We are currently working on Decoding Hidden Heritages, which combines qualitative analysis with cutting-edge computational methodologies, to decode, interpret and curate the hidden heritage of Gaelic. Leading a team of five international universities, our researchers come from both Scottish Ethnology and English Literature. The research is funded by the UK–Ireland Collaboration in the Digital Humanities programme.

Events and activities

The Edinburgh University Students' Association (EUSA) supports more than 300 student-led societies and clubs, and promotes opportunities with local charities through its volunteering centre.

An Comunn Ceilteach (The Highland Society) is the University’s oldest student society and organises the city’s largest annual cèilidh.

Passionate about music, literature, song and storytelling, we regularly hold events for staff, students and visiting guests to speak, perform or present research.

Across the University, there a lots of opportunities to get involved in:

  • reading and writers' groups
  • poetry slams
  • creative writing and publishing
  • student theatre

We have a Traditional Artist and Gaelic Writer in Residence, a composer/musician and a writer who work with staff and students on a range of projects and performances.

We also have an additional Writer in Residence who organises talks and workshops by visiting writers and runs our annual writing prizes. Their drop-in sessions give you the chance to:

  • share your work
  • get feedback
  • meet other student writers
  • get inspiration and prompts for new work

Annual student writing prizes include awards for prose and verse in Lowland Scots vernacular.

In many ways, studying literature and ethnology has helped me creatively with my music. Because you're exposed to so many creative thinkers, your imagination expands, and you develop greater confidence in your own ideas.

  • Hector, Scottish Ethnology and English Literature MA Hons student

In the city

A UNESCO World City of Literature, Edinburgh is a remarkable place to study, write, publish, discuss and perform prose, poetry and drama.

The city's resources for studying languages and cultures are exceptional. Many of them are located close to the University's Central Area, making them easy to access between classes.

In addition to a fantastic range of publishing houses, bookshops, theatres, and cinemas, you will study near the:

  • National Library of Scotland
  • National Museum of Scotland
  • National Records of Scotland
  • Edinburgh Central Library
  • Writers’ Museum

We have strong links with the Edinburgh International Book Festival, which annually welcomes around 1,000 authors to our literary city.

In addition to the summer and winter festivals, the city has a lively year-round contemporary cultural scene. From sessions in traditional bars, to events in the Scottish Poetry Library and Scottish Storytelling Centre, there is always something going on.

Study abroad

If international travel restrictions allow, you will have opportunities to study abroad in Year 3 through the University's international exchange programme.

How will I learn?

University is a place to plan your own goals under expert guidance, study independently and in groups, and reflect upon your learning throughout your degree.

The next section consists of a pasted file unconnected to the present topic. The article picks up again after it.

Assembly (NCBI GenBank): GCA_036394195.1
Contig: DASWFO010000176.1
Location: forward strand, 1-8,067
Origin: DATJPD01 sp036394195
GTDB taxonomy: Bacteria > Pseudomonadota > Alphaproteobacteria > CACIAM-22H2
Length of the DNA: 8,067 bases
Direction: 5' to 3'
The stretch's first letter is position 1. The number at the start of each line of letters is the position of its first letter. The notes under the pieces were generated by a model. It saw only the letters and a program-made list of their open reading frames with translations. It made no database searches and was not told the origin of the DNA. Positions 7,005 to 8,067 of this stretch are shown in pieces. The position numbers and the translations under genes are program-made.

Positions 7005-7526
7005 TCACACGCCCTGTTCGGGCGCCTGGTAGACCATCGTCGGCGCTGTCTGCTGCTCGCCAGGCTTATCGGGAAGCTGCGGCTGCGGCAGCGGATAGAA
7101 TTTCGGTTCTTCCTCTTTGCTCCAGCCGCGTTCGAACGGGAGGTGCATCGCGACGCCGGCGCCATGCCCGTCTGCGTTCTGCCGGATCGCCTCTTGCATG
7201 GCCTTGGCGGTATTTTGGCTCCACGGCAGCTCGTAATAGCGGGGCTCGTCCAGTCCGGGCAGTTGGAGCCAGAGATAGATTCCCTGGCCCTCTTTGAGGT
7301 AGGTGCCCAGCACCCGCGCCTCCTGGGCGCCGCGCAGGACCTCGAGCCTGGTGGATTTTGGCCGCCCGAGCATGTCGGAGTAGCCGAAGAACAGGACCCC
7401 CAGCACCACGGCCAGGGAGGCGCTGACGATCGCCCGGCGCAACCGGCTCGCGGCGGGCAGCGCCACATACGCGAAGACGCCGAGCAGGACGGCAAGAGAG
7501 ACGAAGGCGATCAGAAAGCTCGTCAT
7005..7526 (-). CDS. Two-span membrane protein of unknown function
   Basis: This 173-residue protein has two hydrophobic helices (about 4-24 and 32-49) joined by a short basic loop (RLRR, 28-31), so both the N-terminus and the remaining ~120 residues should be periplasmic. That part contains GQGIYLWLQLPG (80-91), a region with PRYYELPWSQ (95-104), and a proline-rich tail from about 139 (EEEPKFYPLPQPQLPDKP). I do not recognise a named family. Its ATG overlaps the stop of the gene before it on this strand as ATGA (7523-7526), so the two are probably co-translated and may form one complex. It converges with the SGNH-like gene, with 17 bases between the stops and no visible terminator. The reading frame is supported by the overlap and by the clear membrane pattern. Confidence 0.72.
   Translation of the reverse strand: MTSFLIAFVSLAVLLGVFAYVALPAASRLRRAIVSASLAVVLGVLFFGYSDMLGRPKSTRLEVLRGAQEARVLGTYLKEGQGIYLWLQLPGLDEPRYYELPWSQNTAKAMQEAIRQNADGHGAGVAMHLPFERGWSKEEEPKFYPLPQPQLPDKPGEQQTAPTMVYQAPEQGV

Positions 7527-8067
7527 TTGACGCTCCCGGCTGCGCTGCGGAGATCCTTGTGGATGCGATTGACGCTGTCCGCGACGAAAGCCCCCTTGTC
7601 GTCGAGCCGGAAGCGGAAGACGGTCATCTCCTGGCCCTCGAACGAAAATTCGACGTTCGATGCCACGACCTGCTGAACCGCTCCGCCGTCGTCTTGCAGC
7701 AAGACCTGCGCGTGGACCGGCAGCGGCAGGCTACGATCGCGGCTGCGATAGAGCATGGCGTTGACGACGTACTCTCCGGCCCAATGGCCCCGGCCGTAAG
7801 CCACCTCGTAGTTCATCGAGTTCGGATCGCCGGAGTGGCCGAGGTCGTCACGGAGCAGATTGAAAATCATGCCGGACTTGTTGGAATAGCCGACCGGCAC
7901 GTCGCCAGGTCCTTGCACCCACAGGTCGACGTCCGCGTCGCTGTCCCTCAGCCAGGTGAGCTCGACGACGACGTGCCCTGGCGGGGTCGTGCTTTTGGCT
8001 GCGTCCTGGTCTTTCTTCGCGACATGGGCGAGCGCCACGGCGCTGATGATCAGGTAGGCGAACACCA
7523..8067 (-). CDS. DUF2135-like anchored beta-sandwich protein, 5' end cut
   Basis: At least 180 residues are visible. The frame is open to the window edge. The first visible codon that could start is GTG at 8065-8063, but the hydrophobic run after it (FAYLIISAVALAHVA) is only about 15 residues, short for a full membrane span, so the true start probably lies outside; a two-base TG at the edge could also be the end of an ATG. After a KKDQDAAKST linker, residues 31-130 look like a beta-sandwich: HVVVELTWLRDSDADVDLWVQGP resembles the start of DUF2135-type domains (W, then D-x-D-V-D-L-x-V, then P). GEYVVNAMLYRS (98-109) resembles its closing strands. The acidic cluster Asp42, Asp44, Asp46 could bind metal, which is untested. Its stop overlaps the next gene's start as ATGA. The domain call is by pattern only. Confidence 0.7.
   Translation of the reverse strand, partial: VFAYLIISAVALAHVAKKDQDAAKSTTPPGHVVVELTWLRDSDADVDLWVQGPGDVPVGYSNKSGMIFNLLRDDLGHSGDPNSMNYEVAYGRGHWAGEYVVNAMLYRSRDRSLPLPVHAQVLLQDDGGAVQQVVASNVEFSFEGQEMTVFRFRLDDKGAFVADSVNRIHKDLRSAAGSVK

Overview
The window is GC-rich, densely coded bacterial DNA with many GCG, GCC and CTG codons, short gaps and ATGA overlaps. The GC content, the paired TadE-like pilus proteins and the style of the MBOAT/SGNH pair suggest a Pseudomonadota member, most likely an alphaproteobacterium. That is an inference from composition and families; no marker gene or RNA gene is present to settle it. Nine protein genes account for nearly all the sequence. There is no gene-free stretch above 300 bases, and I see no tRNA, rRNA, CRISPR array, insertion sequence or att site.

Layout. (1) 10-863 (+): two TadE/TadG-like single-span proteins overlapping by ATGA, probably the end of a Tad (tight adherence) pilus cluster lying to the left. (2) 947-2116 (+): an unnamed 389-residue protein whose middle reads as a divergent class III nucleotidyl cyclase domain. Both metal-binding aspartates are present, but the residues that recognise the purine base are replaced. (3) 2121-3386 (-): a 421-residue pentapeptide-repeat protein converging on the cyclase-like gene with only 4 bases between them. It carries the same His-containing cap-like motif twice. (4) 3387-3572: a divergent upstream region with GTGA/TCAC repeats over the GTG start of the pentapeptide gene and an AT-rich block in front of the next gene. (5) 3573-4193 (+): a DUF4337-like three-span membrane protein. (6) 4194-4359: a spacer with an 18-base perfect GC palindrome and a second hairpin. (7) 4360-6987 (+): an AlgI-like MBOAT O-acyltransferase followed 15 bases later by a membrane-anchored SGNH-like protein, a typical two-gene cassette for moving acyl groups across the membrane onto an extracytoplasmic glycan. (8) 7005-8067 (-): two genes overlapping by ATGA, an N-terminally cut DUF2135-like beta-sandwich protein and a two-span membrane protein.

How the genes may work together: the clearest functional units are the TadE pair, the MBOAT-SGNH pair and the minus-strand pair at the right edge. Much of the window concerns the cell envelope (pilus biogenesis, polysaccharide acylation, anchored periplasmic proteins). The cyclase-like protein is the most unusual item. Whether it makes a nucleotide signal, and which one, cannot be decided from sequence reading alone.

Our approach to learning and teaching is active, inclusive and question driven, so it may be different to your experiences at school. It will help you gain the skills for life after university, and we will guide you through the steps from one phase to the next.

Depending on the size of your year group, and which option courses you take, your classes will typically fall into three categories:

  • lectures
  • tutorials
  • seminars

In addition to these classes, to get the most out of your courses, you will need to read widely.

We make extensive use of our audio and visual resources, and you will also be encouraged to use online materials.

Lectures

Lectures are taken by all students on a course, typically at the same time. They are delivered as interactive presentations which may involve audio-visual material.

Lectures are given by an experienced academic. They are designed to guide you through the background, questions and debates related to the topic you are studying.

Tutorials

Tutorial groups are smaller. They are also led by an academic, but here the emphasis is more on what you think about the topic yourself. So, tutorials are your chance to discuss and expand upon what you have learned in a lecture.

Seminars

Seminars blend features of lectures and tutorials. Again, they are designed to encourage and enable your active participation in learning.

On some courses, you will have seminars instead of lectures, especially in your honours years (Years 3 and 4).

Support

As well as the teaching and other staff you will meet day-to-day, there are lots of ways to get help with your learning, including through the University’s Institute for Academic Development (IAD).

Additionally, the Students’ Association facilitates a peer support scheme for English Literature, bringing together students across year groups to help each other with specific study skills, topics or themes.

How will I be assessed?

You will be assessed through a combination of coursework, exams and final assessments.

Coursework is generally completed throughout the year, while exams and assessments take place at the end of a teaching block.

Coursework may take a range of forms to give you the opportunity to practice different skills. For example, you may be asked to:

  • write an essay, review, blog post, opinion piece or learning journal
  • respond to a piece of writing, film, or other media, including through close reading
  • give a short talk or presentation
  • record a podcast or video
  • design a poster or presentation

In your final year, you will also complete a dissertation.

Skills and experience

Graduating with a four-year Master of Arts degree from the University of Edinburgh shows intellectual maturity, resilience, and flexibility.